How do we know there was a church in Troas?


I've always held the position that Acts 20:7 states "when the disciples came together to break bread." But in my recent study, I've realized the Greek is actually Strong's 1473, ημων - "we." How is it, then, concluded that there was a church at Troas? I am not aware of any specific mention of such. This passage doesn't say "the disciples" of Troas, but only "we." It seems an assumption, not an unavoidable conclusion that there was a church in Troas before this event.


There is a textual variation in this spot in Acts 20:7. Texts 020L, 025P and the Byzantine family of texts all say "the disciples", while texts 01א, 02A, 03B, 05D, 08E say "us." Here I'm inclined to think the Byzantine family is closer to being accurate because otherwise we have pronouns being used without a noun clarify who is being discussed. But rather than getting into an argument about which text is right, let us assume for the time that it is just "we" and examine the context for who the "we" is.

Luke typically uses "we" when he and others are traveling with Paul, such as Acts 20:13. But there is more than just the "we," both Acts 20:6 and Acts 20:7 mentions "them." There was a group of people that Paul and his companions came to meet. It was this same group that they gathered together with on the first day of the week for the purpose of breaking bread and to deliver a message.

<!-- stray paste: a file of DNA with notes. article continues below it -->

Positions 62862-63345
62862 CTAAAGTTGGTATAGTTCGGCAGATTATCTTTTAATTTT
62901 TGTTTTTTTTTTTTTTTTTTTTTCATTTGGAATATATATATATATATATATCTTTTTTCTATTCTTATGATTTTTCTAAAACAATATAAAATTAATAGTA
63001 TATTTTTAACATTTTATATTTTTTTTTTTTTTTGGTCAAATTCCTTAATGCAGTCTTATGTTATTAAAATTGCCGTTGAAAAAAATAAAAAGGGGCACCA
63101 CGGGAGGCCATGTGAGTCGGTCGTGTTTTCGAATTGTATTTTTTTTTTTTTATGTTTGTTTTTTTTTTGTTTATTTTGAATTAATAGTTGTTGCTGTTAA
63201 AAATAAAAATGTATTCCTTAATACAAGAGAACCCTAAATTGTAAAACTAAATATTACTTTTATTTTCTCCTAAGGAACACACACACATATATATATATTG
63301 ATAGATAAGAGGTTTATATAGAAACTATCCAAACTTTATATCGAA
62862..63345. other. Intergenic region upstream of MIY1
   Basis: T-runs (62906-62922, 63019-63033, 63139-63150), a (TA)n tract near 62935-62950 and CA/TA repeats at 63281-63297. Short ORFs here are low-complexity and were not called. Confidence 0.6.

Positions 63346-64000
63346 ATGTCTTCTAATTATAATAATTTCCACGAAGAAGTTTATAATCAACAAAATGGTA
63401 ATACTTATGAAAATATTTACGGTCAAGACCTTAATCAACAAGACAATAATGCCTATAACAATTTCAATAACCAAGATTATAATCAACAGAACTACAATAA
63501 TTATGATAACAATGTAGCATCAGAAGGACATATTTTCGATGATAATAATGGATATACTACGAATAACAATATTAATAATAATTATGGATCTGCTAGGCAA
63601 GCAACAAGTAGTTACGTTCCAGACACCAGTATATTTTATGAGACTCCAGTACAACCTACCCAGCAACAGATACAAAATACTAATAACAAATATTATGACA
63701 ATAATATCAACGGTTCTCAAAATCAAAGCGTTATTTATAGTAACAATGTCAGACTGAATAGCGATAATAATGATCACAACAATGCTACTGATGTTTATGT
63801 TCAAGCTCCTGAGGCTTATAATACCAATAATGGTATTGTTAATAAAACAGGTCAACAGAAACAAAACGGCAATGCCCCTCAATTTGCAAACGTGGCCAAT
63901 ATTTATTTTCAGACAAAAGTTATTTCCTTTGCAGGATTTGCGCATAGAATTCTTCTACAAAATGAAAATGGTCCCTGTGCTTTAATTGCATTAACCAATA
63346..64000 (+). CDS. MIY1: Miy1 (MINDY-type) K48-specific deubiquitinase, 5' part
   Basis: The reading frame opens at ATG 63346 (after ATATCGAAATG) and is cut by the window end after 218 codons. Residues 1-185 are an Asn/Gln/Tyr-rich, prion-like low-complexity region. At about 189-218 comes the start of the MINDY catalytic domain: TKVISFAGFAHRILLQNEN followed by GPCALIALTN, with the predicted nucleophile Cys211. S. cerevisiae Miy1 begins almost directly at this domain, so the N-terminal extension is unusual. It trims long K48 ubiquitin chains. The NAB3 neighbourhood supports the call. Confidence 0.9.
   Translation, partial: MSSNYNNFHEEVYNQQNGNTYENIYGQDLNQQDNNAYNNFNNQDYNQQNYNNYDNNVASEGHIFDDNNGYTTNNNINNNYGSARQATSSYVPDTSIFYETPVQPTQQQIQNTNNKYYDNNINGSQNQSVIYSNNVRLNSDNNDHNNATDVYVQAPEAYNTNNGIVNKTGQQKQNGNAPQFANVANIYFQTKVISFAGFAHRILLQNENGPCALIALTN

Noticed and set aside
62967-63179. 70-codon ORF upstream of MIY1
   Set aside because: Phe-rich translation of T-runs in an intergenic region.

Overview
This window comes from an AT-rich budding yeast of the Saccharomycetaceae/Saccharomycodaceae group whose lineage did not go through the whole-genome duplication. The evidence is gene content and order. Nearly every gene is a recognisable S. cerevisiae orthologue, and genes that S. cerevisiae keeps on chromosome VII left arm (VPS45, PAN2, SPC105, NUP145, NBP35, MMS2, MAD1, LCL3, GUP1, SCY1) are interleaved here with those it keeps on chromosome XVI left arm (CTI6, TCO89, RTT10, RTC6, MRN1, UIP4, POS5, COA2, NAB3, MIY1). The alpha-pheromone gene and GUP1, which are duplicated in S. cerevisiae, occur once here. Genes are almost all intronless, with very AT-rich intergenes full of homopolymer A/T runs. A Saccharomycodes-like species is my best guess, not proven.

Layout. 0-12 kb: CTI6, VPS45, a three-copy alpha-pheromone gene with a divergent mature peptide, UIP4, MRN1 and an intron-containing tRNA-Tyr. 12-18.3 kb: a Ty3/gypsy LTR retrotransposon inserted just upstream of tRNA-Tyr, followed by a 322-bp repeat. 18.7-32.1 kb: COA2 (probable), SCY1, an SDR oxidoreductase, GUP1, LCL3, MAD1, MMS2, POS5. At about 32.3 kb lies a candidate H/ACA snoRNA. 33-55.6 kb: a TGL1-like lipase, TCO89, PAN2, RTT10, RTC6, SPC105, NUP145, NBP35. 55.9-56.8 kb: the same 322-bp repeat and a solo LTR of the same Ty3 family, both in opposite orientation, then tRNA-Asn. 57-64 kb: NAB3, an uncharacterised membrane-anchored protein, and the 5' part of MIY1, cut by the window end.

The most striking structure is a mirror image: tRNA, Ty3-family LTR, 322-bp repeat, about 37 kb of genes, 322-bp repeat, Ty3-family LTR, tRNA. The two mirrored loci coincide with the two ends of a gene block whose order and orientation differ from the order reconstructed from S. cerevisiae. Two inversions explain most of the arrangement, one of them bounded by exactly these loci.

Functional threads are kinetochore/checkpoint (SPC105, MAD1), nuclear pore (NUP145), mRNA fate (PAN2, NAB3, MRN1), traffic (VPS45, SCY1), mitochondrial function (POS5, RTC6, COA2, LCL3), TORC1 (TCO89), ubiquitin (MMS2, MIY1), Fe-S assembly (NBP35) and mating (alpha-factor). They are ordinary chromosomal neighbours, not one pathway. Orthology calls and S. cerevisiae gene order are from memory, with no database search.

"Gather together" should not be overlooked. "For, in the first place, when you come together as a church, I hear that divisions exist among you; and in part I believe it. For there must also be factions among you, so that those who are approved may become evident among you. Therefore when you meet together, it is not to eat the Lord's Supper" (I Corinthians 16:18-20). This is what we see in Acts 20:7, a group of people come together to break bread. See: Is Acts 20:7 talking of a common meal? for reasons why "break bread" here is referring to the Lord's Supper.

Thus, we conclude that "them" refers to a local church and the understanding of the text doesn't change with the absence of "the disciples" in Acts 20:7.